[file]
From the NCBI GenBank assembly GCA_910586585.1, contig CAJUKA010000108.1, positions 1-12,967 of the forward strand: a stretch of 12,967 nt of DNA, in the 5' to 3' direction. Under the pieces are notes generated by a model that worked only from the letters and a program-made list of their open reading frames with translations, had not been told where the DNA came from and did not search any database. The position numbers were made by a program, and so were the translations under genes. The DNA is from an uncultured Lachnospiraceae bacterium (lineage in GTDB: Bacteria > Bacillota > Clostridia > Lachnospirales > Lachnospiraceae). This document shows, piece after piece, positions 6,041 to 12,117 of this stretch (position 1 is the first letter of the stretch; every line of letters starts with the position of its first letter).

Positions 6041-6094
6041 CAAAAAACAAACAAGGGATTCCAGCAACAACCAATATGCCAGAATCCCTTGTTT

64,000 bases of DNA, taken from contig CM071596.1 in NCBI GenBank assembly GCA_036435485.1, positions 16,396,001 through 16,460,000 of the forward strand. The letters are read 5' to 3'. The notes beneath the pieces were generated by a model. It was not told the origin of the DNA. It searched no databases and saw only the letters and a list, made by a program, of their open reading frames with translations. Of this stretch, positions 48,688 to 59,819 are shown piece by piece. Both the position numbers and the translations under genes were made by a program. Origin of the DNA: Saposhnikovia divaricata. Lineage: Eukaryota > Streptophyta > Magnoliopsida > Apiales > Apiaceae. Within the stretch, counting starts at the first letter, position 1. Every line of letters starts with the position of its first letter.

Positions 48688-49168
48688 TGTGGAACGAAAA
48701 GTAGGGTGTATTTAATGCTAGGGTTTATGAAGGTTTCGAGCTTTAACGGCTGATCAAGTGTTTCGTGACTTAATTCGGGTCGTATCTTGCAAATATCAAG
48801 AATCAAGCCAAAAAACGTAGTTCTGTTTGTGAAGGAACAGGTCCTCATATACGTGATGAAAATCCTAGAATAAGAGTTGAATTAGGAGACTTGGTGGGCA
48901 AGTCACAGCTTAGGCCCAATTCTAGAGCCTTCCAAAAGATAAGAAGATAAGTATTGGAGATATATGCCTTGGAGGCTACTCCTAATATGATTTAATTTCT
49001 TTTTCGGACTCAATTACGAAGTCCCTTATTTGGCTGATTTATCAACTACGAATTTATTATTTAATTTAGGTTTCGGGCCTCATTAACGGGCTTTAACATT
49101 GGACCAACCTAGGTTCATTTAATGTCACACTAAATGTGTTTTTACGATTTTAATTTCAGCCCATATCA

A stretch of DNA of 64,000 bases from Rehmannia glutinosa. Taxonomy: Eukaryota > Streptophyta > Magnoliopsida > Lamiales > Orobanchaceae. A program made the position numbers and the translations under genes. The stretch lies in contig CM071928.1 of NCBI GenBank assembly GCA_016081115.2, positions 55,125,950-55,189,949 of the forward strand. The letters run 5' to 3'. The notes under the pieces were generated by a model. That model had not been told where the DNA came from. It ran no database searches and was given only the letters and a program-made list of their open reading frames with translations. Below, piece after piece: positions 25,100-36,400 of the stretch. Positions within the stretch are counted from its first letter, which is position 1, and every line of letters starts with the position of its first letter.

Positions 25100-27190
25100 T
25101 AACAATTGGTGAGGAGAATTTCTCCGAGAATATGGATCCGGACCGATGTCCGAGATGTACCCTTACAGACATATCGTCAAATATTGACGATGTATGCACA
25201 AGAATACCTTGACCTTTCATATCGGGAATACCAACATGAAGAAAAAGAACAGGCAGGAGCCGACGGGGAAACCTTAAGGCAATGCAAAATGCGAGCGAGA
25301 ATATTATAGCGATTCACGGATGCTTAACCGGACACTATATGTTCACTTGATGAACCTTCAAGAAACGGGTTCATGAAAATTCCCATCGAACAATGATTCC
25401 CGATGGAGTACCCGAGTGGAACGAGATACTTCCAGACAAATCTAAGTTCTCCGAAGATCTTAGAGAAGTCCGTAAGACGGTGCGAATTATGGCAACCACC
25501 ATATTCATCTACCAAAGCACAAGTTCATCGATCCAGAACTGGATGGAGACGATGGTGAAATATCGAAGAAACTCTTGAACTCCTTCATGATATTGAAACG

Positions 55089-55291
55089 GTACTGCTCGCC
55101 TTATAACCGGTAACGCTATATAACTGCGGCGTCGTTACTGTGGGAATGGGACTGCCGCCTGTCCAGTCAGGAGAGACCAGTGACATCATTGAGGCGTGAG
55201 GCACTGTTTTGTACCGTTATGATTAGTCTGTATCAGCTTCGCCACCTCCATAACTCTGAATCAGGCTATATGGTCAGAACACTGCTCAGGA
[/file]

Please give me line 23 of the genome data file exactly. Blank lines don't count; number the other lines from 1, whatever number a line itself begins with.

55201 GCACTGTTTTGTACCGTTATGATTAGTCTGTATCAGCTTCGCCACCTCCATAACTCTGAATCAGGCTATATGGTCAGAACACTGCTCAGGA